B2B buying has changed dramatically in recent years, developing a far more digitally dominated buying behavior. It seems that innovative buyers have left behind B2B sales and marketing teams, which usually, and unfortunately still, work together in a linear process, meaning marketing first, then sales.
But first things first: the following data from a survey conducted by Gartner of 750 B2B customers involved in buying complex "products and solutions" in their companies is relevant. Namely, they indicated that they spend only of their total purchasing time:
17% interacting directly with supplier sales teams, 45% with independent learning (mostly online), 23% building consensus with a variety of internal and partner stakeholders
Importantly, however, the 17% of buying activity that is spent interacting with suppliers (both virtually and in person) is not for any one supplier, but for all of them. So, if three suppliers are competing for the same opportunity, it's reasonable to assume that customers will split that time roughly evenly among all three, leaving a given sales team only a vanishingly small window of time to interact directly with the customer - perhaps 5% or 6% of total buying time, if they're lucky.
For many sales managers, this small window of direct, traditional interaction is the biggest challenge, leaving suppliers' sales teams very little time to actually sell and have opportunities to significantly influence buying decisions and steer customer preference toward their company's unique offering.
B2B buyers are online and increasingly aligning themselves more closely with B2C buying behavior
Instead, today's B2B buyers rely heavily on digital information to support their entire buying process, using digital channels to gather facts and figures needed to complete a range of buying tasks and supplier selection. Thanks to Google, they have become largely independent of where they find the data, they need to make purchasing decisions.
And with all these new, digital possibilities, the purchasing behavior of B2B buyers is changing and increasingly aligning with B2C behavior. We're finding that they don't want access to the salesperson anymore, and a generational shift (Millennials and GenZers) in preferences is already making itself felt here. The new buyers are not seeking sales conversations for the sake of the conversation itself, but purely as a practical means to get the information needed to complete specific buying tasks.
B2B Sales Has Become a Technology Game
So, what do we learn: helping today's B2B buyers buy is not so much a sales challenge as it is a digital transformation task? In one of our articles, we also write that B2B sales is becoming a technology game: it's mostly about Data, Digital Technology, and Data-driven Prospecting.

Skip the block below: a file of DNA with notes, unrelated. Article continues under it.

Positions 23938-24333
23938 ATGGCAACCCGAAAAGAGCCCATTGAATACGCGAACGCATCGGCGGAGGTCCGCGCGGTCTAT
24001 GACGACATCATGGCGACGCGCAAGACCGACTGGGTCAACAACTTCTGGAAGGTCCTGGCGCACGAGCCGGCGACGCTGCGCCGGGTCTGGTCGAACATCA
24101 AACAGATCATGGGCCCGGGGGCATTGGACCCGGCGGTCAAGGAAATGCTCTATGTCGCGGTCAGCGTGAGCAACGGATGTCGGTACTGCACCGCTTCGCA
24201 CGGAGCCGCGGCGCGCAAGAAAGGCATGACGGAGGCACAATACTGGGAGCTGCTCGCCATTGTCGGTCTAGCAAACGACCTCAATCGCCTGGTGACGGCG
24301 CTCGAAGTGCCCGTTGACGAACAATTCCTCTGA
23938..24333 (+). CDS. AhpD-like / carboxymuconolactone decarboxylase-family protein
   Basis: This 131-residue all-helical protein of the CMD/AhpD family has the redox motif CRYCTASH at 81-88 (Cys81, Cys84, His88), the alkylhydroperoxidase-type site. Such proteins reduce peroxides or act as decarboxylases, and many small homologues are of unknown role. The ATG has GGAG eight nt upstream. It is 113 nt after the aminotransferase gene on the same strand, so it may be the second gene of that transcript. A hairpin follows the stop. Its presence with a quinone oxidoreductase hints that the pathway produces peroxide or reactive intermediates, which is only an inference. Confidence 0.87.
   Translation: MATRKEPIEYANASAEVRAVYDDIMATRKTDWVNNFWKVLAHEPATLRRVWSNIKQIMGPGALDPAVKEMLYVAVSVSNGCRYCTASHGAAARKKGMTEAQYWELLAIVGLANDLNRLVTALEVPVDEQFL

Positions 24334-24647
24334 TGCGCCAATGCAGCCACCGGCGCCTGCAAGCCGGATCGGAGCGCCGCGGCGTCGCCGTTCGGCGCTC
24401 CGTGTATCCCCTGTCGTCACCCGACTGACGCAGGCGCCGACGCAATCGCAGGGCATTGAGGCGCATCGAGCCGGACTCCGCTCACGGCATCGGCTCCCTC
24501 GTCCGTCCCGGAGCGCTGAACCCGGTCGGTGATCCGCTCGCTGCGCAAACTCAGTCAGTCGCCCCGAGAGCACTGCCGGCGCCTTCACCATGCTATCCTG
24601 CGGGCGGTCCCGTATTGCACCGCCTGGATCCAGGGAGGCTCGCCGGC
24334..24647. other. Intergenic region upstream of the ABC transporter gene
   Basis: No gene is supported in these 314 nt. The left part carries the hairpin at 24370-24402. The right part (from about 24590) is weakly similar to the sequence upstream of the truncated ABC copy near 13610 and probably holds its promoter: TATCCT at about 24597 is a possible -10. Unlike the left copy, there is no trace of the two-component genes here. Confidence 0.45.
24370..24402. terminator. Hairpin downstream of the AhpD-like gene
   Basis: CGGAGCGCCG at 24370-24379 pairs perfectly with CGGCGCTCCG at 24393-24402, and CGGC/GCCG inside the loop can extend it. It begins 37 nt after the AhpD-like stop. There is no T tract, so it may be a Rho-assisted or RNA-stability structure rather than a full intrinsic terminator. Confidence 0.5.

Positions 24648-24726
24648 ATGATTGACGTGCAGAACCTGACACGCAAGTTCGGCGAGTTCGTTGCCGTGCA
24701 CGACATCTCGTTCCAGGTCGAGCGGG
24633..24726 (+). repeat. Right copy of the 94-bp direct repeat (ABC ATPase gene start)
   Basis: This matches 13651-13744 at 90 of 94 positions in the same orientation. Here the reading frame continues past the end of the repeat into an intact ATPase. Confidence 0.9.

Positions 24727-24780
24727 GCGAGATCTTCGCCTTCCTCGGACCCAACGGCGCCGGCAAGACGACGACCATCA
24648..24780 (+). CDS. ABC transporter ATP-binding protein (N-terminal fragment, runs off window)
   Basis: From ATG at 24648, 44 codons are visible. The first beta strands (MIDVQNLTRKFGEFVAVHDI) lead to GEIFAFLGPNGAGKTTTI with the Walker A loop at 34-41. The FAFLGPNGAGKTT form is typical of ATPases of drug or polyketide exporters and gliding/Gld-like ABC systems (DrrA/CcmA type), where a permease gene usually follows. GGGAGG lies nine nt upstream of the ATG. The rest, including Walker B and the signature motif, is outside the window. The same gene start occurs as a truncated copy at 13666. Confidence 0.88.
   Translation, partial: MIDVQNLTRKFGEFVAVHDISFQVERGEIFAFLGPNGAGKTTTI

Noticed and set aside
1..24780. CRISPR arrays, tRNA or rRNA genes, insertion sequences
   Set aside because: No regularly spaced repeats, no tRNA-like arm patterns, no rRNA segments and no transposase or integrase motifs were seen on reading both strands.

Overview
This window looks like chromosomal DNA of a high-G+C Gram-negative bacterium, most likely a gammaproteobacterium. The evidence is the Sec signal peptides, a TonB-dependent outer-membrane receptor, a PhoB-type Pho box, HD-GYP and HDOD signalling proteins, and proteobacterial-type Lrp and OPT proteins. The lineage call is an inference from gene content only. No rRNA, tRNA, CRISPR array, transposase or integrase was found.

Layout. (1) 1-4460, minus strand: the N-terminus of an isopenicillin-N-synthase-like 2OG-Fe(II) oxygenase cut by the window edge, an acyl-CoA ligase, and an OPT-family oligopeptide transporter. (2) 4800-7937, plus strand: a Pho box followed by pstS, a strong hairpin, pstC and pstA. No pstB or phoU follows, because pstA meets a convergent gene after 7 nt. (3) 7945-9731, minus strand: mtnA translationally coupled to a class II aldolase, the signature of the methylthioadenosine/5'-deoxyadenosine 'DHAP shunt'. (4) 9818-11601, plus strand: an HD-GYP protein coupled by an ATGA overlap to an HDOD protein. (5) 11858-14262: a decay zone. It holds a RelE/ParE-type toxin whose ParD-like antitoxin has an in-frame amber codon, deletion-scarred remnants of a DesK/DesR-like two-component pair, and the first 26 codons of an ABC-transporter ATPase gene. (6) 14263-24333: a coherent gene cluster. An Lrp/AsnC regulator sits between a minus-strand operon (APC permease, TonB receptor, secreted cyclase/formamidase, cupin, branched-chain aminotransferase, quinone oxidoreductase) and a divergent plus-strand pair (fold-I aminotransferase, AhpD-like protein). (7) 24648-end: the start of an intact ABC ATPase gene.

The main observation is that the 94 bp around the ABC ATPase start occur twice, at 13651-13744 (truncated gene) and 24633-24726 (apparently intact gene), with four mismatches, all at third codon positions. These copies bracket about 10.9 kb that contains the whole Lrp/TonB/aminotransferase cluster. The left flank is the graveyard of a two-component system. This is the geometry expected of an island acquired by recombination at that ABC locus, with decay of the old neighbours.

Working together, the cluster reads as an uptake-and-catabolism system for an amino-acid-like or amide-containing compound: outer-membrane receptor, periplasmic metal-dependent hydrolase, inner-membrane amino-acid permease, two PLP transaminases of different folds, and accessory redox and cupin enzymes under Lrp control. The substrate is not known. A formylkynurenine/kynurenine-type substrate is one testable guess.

To help your customers, you need to find a way to get through to them with the right message (Message-Market-Fit) at the right time and through the right channels. And all of this is best done with as much of a customer shopping experience as possible.
But this is only happening if the coordination between sales and marketing works, and seamless transitions are ensured. Technically and culturally: simply without silos. Everyone pulling in the same direction.
Companies need to adapt to changing buying habits and make the shift from a traditional to a modern sales force quickly. That also means they should be investing a lot of the growth investment now in a modern Sales Technology Stack that enables data-driven prospecting and non-linear buyer enablement. And as mentioned earlier, this must involve sales, marketing, and customer support being well aligned, with visibility and transparency into customer engagement.
Now, it can be argued that the complex products and solutions in B2B require human interaction and salespeople are essential. I'm sure most would agree, and it's also the case that current B2B digital buying solutions are nowhere near robust or advanced enough to support customers who prefer to buy entirely on their own.
But just because today's customers can't buy complex solutions without sales rep involvement doesn't mean they wouldn't prefer to do so if it were possible.
And it will be possible in the future, and this is granted. So, listen to B2B buyers (as the title of this article says) and start thinking forward. It's never too early to take a game-changing approach to addressing seminal issues.
As always, we're happy to support you and show how to align an old sales engine with a whole new world of B2B buying.
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Thanks for reading.